Not an attack on the GNU GPL
It's worth pointing out that the author of shared-mime-info that raised the issue with mimemagic was open to modifications that avoided the need to relicence mimemagic (by using the XML from s-m-i at run-time rather than shipping it with mimemagic).
It was the mimemagic author that decided to relicence the code as GPL and then stop developing it, thus precipitating the forks, etc from folks looking for something that would be maintained. Including a fork that did precisely what the s-m-i author was willing to accept.
This situation arose purely because authors of code wanting the use the MIT licence (mimemagic wasn't the only project pinged over GPL violations of s-m-i) incorporated GPL source. And downstream users like RoR relied on the published licence and didn't audit the code. It's possible automated licence checking would have failed since the published XML in s-m-i's repo lacked the GPL notice due to a bug; that has been fixed.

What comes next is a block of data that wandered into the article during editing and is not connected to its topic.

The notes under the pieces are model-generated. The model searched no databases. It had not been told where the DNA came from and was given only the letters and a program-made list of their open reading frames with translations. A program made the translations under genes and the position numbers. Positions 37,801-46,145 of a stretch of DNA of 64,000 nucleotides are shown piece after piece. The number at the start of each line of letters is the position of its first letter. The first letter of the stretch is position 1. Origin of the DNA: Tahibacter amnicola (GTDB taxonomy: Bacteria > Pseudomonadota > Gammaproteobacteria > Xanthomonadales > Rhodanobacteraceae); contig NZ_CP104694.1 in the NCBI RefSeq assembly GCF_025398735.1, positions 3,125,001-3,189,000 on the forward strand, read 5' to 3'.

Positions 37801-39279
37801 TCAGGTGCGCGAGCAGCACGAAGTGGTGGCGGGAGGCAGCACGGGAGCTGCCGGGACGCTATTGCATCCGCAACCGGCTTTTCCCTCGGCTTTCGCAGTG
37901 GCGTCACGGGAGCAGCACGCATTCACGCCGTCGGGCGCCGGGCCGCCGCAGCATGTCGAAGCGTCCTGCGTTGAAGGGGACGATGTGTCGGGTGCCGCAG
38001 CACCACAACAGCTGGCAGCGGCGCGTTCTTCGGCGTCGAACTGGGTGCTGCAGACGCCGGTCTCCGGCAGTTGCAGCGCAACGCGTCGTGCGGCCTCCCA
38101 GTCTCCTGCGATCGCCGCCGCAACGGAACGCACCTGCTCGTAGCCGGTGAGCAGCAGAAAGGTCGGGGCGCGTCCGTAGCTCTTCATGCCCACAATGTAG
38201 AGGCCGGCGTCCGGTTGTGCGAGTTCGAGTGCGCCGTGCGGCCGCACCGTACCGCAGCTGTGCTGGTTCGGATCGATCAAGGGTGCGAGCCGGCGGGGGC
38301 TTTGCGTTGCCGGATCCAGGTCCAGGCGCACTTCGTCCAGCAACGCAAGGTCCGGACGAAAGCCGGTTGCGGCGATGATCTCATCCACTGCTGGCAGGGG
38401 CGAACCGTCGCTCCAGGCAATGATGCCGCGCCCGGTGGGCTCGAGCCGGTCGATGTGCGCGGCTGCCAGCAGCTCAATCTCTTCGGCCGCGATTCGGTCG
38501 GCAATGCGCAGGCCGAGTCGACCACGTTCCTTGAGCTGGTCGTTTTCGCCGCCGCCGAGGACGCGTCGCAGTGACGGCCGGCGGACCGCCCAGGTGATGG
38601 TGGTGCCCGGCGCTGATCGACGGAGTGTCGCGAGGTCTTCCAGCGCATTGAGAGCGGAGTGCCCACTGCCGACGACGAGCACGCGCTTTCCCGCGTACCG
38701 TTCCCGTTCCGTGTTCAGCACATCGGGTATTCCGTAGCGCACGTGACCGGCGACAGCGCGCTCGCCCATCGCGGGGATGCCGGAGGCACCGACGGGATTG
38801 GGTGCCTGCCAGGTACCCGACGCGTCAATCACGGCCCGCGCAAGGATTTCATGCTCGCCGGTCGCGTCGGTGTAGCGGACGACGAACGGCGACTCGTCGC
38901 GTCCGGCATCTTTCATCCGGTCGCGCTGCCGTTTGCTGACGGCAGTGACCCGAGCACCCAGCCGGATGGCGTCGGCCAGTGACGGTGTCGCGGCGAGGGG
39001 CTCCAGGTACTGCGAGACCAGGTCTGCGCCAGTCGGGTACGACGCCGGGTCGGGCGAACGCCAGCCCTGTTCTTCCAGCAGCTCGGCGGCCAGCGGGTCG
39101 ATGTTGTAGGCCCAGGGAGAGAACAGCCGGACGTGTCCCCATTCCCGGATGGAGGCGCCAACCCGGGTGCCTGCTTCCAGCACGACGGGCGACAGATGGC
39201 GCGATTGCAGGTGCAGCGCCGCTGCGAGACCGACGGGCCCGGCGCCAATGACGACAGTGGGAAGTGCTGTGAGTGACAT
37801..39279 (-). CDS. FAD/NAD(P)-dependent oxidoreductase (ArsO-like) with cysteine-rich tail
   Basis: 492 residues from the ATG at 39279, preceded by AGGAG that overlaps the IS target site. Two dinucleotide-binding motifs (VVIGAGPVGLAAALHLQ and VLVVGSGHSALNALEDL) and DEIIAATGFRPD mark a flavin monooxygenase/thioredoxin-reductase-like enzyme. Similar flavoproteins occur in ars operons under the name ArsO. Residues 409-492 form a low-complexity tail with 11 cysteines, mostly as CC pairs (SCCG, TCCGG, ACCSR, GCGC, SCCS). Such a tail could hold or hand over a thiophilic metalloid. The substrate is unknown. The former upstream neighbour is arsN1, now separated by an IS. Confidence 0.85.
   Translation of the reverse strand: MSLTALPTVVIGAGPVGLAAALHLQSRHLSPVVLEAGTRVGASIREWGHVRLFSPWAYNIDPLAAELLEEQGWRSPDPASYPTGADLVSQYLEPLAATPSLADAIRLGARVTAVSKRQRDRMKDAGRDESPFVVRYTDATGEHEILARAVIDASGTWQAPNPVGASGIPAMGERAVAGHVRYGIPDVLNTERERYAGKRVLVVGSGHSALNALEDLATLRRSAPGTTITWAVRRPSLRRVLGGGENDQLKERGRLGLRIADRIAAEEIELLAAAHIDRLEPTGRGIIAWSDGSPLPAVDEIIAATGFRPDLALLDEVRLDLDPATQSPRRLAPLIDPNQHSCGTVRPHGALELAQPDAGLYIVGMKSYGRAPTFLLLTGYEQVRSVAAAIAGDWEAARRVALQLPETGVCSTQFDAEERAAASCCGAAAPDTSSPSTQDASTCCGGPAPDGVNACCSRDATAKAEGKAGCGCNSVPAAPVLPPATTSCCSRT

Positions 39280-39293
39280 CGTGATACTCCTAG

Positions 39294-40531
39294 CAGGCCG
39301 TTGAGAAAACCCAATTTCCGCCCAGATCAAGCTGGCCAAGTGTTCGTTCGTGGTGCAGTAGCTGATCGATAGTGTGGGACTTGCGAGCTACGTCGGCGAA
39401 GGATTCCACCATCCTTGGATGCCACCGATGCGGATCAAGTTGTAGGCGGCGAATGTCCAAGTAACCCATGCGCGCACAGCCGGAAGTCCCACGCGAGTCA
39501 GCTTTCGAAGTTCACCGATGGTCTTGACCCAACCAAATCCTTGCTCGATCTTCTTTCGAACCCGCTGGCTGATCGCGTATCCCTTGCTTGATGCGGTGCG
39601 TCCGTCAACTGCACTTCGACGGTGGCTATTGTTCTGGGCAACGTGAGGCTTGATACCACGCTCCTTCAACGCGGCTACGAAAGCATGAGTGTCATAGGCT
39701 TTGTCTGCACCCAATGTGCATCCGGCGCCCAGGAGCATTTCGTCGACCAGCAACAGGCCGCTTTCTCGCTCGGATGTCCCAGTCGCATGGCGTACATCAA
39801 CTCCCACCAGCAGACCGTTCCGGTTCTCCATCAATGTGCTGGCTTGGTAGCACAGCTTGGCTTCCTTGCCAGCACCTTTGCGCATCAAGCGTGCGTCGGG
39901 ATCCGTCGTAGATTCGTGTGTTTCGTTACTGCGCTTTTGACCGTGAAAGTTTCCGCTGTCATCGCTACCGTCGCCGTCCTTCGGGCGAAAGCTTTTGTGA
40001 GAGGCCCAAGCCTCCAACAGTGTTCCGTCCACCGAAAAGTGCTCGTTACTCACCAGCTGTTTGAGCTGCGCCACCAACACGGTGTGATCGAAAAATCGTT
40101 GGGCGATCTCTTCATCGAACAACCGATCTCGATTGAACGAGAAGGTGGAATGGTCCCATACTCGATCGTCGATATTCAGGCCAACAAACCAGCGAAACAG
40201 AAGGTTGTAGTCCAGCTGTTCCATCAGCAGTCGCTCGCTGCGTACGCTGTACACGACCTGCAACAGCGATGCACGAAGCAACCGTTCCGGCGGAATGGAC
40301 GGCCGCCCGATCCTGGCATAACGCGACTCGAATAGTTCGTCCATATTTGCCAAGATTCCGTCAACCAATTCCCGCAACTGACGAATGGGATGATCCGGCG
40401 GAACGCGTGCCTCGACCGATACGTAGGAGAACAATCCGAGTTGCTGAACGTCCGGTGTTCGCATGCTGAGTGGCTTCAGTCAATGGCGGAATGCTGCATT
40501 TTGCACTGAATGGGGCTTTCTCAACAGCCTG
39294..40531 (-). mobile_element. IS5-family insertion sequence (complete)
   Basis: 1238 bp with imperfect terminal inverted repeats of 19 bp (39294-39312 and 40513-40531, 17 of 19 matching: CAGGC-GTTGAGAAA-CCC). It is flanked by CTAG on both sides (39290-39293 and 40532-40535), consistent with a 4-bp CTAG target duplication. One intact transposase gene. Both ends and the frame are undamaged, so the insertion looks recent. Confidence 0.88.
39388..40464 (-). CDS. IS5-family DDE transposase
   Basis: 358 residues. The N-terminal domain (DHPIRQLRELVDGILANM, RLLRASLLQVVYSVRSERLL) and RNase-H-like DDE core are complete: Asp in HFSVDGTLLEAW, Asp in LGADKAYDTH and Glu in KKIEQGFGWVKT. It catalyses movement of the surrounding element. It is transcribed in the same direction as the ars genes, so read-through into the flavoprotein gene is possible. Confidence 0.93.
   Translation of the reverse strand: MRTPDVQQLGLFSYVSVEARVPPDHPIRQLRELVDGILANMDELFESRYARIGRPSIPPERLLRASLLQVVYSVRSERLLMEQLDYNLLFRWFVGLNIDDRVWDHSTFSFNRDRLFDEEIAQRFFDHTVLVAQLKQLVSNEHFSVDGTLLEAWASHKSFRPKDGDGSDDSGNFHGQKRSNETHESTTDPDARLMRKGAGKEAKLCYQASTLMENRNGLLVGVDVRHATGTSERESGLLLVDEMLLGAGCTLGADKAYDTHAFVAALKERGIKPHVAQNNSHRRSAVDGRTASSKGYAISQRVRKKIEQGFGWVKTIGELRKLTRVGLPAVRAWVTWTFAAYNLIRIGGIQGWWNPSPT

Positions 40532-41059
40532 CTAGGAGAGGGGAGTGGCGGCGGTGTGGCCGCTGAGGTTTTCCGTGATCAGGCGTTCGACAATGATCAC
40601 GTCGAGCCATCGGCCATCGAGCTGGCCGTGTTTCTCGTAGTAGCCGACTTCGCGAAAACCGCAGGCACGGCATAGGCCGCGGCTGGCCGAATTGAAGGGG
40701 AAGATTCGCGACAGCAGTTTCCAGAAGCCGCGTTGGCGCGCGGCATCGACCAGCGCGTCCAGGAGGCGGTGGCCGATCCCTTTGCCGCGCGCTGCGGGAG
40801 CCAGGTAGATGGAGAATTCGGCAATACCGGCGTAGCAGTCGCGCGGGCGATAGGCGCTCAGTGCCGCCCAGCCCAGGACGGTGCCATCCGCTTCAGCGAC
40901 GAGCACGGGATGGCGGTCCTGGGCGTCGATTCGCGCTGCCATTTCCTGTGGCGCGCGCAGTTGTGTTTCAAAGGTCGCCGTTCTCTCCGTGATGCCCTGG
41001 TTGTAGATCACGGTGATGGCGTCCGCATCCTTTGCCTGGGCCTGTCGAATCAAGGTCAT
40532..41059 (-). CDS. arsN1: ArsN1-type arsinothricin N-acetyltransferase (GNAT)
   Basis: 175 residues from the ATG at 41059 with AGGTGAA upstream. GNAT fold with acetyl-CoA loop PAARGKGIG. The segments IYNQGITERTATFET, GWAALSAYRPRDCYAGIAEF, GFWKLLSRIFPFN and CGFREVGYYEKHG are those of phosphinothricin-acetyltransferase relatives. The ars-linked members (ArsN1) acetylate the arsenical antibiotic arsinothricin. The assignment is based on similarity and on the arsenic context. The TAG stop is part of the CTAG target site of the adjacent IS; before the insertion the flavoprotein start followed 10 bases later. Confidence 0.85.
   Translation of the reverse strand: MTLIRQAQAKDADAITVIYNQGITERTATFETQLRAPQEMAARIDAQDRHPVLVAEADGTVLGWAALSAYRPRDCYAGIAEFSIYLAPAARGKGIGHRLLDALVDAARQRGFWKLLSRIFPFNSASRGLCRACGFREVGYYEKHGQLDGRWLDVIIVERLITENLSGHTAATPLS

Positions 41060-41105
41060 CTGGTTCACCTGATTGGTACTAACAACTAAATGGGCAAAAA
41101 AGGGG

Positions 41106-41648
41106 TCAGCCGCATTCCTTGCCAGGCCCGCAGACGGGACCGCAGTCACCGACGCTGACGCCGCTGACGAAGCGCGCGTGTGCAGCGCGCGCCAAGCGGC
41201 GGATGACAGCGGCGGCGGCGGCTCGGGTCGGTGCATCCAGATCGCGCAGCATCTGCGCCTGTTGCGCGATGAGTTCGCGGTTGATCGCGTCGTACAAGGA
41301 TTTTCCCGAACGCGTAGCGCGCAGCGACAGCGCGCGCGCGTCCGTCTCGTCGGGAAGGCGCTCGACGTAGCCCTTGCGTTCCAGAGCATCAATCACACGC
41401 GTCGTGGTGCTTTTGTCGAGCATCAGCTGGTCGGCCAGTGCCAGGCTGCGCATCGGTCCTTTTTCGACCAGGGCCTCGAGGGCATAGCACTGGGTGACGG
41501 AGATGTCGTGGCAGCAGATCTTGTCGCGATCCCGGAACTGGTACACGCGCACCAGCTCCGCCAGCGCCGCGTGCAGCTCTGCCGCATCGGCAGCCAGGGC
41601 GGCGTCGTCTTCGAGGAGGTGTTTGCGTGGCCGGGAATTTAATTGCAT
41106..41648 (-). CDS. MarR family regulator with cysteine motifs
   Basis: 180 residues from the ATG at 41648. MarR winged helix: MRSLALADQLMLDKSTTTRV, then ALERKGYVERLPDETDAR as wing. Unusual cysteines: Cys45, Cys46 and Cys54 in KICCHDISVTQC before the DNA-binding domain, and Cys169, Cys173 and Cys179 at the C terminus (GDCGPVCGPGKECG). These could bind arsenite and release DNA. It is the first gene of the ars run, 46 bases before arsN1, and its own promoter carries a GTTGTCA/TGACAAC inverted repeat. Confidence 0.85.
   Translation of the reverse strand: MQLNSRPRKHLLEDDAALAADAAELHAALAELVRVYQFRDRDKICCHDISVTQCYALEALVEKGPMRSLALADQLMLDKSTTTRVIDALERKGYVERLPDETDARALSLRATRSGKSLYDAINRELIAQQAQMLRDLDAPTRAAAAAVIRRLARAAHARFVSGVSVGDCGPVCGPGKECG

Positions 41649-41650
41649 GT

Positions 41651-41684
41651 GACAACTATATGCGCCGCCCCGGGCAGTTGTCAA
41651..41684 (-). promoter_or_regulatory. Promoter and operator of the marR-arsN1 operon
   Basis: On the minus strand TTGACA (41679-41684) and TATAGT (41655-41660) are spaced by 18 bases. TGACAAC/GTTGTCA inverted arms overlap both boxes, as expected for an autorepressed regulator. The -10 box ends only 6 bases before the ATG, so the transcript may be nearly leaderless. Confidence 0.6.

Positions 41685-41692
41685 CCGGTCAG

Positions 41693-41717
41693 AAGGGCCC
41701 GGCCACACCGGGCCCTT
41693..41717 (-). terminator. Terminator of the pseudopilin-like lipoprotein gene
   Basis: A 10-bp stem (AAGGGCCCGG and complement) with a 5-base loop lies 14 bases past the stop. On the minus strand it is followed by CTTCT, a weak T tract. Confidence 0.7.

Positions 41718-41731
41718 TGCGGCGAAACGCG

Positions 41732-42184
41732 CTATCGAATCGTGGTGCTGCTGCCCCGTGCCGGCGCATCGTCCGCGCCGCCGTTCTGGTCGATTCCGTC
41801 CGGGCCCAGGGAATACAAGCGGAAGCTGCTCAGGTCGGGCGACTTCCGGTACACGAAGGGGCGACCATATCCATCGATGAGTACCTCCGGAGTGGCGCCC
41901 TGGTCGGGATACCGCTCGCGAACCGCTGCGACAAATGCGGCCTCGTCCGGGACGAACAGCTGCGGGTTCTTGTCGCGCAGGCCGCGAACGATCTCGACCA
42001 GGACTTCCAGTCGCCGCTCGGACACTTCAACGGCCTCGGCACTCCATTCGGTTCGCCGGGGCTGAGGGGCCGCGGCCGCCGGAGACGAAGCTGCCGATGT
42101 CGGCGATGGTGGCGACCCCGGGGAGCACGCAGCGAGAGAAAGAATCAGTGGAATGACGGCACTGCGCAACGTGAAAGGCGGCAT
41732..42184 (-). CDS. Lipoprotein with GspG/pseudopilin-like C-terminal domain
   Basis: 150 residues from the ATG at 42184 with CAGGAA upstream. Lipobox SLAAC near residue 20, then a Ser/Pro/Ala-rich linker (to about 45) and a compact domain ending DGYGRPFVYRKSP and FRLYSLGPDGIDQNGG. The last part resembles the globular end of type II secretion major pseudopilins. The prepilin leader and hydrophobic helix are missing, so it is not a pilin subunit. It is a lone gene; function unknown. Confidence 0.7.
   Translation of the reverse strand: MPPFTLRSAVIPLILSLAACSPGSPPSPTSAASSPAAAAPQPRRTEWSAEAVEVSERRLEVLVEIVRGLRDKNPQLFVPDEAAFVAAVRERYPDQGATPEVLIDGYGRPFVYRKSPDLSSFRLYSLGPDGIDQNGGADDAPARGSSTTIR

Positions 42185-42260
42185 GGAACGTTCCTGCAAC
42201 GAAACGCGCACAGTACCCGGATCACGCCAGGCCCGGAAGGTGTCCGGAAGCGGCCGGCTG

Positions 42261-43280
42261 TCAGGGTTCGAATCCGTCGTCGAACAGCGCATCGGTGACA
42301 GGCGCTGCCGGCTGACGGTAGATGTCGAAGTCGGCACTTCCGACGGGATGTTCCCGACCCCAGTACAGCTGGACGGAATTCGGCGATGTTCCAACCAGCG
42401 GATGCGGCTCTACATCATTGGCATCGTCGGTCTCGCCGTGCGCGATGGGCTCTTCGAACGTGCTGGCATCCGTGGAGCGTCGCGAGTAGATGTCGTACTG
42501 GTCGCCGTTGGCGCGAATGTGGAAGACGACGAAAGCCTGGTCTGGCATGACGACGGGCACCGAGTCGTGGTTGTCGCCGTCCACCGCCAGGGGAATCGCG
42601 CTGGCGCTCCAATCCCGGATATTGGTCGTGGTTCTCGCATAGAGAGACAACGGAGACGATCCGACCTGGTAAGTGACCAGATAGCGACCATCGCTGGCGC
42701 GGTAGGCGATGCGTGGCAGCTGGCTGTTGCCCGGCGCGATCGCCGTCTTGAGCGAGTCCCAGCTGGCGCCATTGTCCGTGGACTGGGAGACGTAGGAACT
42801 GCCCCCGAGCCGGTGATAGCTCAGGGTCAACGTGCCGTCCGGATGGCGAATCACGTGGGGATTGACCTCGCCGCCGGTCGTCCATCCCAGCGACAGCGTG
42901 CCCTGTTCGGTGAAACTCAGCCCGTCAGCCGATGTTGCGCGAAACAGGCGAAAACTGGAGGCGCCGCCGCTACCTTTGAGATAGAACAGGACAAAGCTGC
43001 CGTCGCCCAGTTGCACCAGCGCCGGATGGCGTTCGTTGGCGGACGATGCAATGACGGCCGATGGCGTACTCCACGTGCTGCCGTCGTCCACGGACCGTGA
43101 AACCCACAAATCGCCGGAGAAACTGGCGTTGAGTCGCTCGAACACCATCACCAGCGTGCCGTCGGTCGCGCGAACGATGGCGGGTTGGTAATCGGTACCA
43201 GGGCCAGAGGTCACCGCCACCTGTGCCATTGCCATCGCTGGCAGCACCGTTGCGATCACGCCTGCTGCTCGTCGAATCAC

If I wrote GPL'd code, I'd be happy for users to find alternatives with acceptable licences rather than violate my code's licence. A lot of the liberally licenced alternatives for MIME databases have significantly less useful matching data (i.e. the 'magic' contents part, beyond the file extensions); s-m-i considered one of the most complete and comprehensive available.